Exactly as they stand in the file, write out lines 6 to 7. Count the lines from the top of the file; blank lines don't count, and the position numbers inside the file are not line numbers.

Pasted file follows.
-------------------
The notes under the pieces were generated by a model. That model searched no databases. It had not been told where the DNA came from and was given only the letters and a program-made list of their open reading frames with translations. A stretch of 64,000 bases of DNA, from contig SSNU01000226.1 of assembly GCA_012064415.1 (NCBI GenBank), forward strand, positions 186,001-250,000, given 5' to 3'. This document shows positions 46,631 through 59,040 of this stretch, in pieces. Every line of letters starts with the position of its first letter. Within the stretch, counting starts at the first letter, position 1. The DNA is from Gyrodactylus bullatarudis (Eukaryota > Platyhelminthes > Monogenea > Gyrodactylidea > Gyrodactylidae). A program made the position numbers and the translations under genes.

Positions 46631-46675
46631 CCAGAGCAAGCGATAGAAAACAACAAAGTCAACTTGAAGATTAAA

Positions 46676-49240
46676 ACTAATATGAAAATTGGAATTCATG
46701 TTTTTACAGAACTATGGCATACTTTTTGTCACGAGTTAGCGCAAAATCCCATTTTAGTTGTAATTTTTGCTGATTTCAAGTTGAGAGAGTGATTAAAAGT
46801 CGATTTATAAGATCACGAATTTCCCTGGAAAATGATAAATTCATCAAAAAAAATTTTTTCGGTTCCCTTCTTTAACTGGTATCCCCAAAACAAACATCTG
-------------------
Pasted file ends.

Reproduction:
46701 TTTTTACAGAACTATGGCATACTTTTTGTCACGAGTTAGCGCAAAATCCCATTTTAGTTGTAATTTTTGCTGATTTCAAGTTGAGAGAGTGATTAAAAGT
46801 CGATTTATAAGATCACGAATTTCCCTGGAAAATGATAAATTCATCAAAAAAAATTTTTTCGGTTCCCTTCTTTAACTGGTATCCCCAAAACAAACATCTG